The asynch topic came up before and I did a little looking. The focus is on data transfers between registers and comparing the register contents with the bus to generate "I'm ready" can easily generate glitches. Many times there is a need to "remember" that an event has happened and a remember latch is used. Woops that glitch can cause metastability, now what? It goes back to the classic arbiter that generates responses based on priority. Two requests come in at nearly the same time with the lower priority first. The grant signal to the lower priority is generated, but shut off by the higher priority but the lower priority sometimes sees the ack and starts and the higher priority also starts -- BAD NEWS!
Then the thing about the clock tree. Everyone seems to be sold on pipelining because higher clock rates are achieved. THAT DOES NOT MEAN HIGHER PERFORMANCE! It usually means an extra register thrown in the path that merely adds to the signal delay. The IBM Stretch computer (1958) was a pipelined disaster and the Channel Controller (circa 1965) was the first time that circuit metastability was actually observed.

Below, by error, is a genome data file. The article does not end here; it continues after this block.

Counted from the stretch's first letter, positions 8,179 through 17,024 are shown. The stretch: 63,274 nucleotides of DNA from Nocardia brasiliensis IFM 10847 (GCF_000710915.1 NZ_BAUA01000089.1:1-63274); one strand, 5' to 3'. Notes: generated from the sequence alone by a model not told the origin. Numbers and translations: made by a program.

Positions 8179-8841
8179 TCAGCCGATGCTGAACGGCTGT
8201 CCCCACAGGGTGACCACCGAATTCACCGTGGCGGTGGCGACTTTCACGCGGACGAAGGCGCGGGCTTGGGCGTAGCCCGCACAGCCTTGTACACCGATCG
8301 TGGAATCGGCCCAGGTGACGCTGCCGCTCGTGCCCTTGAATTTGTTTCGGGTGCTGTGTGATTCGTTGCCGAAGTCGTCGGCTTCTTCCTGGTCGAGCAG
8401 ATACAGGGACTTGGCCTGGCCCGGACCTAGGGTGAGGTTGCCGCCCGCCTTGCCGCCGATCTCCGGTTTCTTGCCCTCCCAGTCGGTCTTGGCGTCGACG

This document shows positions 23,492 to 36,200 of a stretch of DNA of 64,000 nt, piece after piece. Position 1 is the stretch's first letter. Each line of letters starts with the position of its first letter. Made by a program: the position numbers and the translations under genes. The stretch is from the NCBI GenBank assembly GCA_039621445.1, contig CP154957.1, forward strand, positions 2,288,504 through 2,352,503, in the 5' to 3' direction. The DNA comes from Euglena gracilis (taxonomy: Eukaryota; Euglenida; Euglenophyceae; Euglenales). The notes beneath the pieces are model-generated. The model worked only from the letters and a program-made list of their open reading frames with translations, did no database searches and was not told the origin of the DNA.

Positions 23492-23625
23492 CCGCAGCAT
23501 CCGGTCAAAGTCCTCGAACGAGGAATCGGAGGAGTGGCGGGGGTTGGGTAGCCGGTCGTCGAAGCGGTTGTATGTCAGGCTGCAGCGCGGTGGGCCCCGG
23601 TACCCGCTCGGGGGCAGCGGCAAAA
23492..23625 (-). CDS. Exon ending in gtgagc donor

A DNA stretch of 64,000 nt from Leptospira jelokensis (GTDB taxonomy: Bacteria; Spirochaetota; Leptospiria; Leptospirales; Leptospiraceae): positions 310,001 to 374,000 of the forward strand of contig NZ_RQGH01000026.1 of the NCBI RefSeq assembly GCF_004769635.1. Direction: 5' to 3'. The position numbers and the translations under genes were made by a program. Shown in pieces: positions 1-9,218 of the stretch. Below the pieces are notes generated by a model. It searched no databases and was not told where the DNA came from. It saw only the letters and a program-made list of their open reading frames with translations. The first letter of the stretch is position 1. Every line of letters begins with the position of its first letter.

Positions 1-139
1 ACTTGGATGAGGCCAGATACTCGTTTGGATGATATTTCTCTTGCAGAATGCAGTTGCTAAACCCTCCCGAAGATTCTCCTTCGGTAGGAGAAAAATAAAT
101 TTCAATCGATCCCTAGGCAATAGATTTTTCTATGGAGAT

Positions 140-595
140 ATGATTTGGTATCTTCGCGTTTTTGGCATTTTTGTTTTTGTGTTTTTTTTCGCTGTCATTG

What are the engineering and design challenges in creating successful IoT devices? These devices are usually small, resource-constrained electronics designed to sense, collect, send, and/or interpret data. Some of the devices need to be smart enough to act upon data in real time, 24/7. Are the design challenges the same as with embedded systems, but with a little developer- and IT-skills added in? What do engineers need to know? Rick Merritt talks with two experts about the tools and best options for designing IoT devices in 2016. Specifically the guests will discuss sensors, security, and lessons from IoT deployments.